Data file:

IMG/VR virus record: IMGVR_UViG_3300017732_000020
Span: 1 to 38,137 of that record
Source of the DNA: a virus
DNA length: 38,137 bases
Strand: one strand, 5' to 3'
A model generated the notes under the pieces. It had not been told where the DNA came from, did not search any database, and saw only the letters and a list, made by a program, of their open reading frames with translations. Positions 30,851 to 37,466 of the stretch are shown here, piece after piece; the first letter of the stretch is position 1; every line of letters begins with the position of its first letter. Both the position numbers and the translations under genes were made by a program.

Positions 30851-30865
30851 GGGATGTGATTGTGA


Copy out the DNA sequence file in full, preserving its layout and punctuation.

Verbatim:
IMG/VR virus record: IMGVR_UViG_3300017732_000020
Span: 1 to 38,137 of that record
Source of the DNA: a virus
DNA length: 38,137 bases
Strand: one strand, 5' to 3'
A model generated the notes under the pieces. It had not been told where the DNA came from, did not search any database, and saw only the letters and a list, made by a program, of their open reading frames with translations. Positions 30,851 to 37,466 of the stretch are shown here, piece after piece; the first letter of the stretch is position 1; every line of letters begins with the position of its first letter. Both the position numbers and the translations under genes were made by a program.

Positions 30851-30865
30851 GGGATGTGATTGTGA